Saturday, August 16, 2014

Book Review (#76 of 2014) Work by Ben Witherington III

Work: A Kingdom Perspective on Labor
This book should be a part of the library of anyone who is interested in the theology of work, work as worship, or business as missions movements. Witherington wrote this book out of his perceived dearth of material on the theology of work, and that is one weakness of the book-- he examines a few sources in depth but somehow has missed so many others. If you read Hugh Wenchel's How Now Shall We Work or Tim Keller's Every Good Endeavor you can find a host of sources over the centuries on this topic that Witherington somehow missed.
Andy Crouch, Mirslov Volf, H. Richard Niebuhr are three he extensively cites that are also cited by the aforementioned works. As such, there is much agreement between all of these books. But Witherington offers his insights which are different than the Reformed writers above. He offers this critique of other attempts to look at a theology of work: "they work forward through the Bible, rather than backward, and...never get to an eschatological or Kingdom perspective on work, that is, work in light of the in-breaking Kingdom," which is Witherington's contribution (p. xvi.)

Witherington offers his own definition of work: "any necessary and meaningful task that God calls and gifts a person to do and which can be undertaken to the glory of God and for the edification and aid of human beings, being inspired by the Spirit and foreshadowing the realities of the new creation" (p. xii). 

Human beings were intended to work, and not just to do any kind of work, but to do good works, and do them in accord with the way we have been fashioned, the abilities we have been given, and therefore the vocations for which we are best suited (p. 7). Expanding on his definition of work, Witherington writes

"Before we engage in any sort of work, we have to as whether it will glorify God and edify other persons, whether it can be an epression of love of God and love of neighbor...Work is not a secular activity; it is a sacred one originally ordained by God, and so it must be undertaken in holy ways...Whatever we do, we are to strive for excellence...'Good enough' is not good enough whe the standard of excellence is the example of Christ the worker" (p.15). 

Christians can inhabit many spheres of vocation, but activities like prostitution do not fit the definition of "work." Witherington likewise contends that Christians cannot be soldiers, since Jesus commands us to love our enemies and to bless them, not kill them. All work can be God-glorifying, even if it is not our specific vocation:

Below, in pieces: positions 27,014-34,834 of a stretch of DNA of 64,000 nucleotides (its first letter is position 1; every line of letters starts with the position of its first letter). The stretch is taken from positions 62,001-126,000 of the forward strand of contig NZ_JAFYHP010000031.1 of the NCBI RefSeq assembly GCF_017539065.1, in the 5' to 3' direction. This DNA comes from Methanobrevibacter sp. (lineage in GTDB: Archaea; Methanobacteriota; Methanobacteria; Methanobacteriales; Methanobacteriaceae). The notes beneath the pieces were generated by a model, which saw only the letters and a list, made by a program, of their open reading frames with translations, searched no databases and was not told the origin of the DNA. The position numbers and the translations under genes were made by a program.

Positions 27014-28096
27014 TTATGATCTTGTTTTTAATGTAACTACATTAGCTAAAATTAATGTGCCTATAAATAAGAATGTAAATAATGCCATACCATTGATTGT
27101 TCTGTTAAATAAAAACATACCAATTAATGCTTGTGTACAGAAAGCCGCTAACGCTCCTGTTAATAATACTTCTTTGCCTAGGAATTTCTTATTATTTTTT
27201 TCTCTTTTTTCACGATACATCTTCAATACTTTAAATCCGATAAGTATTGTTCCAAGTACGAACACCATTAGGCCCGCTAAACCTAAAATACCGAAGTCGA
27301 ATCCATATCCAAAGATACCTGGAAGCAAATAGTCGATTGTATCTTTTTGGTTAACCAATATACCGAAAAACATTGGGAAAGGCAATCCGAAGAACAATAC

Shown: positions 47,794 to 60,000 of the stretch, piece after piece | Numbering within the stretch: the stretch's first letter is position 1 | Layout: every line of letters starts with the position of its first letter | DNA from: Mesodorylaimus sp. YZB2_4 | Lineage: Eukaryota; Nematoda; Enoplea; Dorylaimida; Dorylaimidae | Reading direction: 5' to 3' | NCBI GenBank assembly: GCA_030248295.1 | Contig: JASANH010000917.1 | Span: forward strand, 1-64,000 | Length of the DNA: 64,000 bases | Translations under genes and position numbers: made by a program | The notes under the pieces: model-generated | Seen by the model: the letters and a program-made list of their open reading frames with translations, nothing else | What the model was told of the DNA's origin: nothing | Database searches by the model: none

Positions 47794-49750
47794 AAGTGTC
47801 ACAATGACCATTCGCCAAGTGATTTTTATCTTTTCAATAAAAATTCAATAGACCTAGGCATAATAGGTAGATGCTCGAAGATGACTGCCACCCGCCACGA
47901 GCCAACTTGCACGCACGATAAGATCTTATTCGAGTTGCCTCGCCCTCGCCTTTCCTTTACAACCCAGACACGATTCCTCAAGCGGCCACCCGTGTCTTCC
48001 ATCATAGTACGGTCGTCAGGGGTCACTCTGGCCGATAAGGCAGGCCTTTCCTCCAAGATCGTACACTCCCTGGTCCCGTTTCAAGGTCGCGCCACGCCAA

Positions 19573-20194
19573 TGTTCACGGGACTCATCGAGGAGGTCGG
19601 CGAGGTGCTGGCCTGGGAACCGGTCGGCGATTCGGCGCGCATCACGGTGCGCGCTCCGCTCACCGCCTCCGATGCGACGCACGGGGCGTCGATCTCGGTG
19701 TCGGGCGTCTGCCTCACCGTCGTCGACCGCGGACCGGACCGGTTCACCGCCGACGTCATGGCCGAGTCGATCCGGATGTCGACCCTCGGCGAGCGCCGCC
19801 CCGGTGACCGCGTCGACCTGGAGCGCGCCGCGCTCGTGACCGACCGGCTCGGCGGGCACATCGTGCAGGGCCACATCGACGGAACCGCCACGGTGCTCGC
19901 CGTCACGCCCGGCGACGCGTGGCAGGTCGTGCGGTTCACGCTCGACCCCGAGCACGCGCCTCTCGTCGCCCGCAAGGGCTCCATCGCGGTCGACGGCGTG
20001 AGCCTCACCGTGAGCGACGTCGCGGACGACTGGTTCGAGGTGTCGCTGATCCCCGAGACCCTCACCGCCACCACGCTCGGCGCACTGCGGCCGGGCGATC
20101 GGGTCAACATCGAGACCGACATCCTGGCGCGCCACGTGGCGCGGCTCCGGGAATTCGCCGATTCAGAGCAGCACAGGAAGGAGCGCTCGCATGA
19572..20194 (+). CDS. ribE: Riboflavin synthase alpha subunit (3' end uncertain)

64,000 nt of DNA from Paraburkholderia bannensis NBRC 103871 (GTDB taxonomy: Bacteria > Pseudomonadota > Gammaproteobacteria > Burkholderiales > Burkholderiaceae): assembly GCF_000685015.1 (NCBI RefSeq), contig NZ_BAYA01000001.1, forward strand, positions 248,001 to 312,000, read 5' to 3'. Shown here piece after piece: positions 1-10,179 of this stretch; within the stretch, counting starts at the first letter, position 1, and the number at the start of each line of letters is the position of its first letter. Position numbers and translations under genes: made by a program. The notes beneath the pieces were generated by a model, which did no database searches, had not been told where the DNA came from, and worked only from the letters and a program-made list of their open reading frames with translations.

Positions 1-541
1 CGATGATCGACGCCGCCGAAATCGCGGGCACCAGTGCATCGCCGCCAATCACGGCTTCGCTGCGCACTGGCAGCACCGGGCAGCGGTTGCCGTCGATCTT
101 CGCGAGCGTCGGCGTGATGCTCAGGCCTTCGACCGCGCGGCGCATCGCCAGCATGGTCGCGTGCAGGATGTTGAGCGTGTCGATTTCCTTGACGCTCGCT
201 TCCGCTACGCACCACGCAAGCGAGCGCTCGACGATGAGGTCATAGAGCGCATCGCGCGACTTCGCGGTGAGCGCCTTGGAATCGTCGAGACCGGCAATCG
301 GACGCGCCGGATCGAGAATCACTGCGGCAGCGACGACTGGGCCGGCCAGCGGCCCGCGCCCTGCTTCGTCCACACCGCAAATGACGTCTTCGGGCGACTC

"The truth is that even when work seems like drudgery, if it is done to God's glory it is good in character, and if it is done for the edification of others it is at the very least divine drudgery, not mere toil, not mere activity. It has meaning, purpose, direction. It is Kingdom-bringing." (p. 21)

Witherington looks at Veith's God at Work, which I am not familiar with, particularly to analyze Martin Luther's views on work. Luther held the probelmatic sacred vs. secular view of work, which Witherington (like Keller et al) rightly critiques:
"But the Bible says nothing about God having two kingdoms, one spiritual and one physical, one sacred and one secular. The only Kingdom in the Bible that has the name God appended to it is the one Jesus claimed to be bringing in through his preaching, teaching, healing, dying, and rising" (p. 28).

Witherington later approvingly quotes Andy Crouch that "If the ships of Tarshish and the camels of Midian can find a place in the New Jersualem, our work, no matter how 'secular,' can too." (p. 123).

"the sacred-versus-secular dichotomy doesn't work when it comes to defining Christian work. Any work that is good and godly, any work worth doing, can be done to the glory of God and for the help of humankind. And while we are at it, any such work is full-time ministry" (p. 126).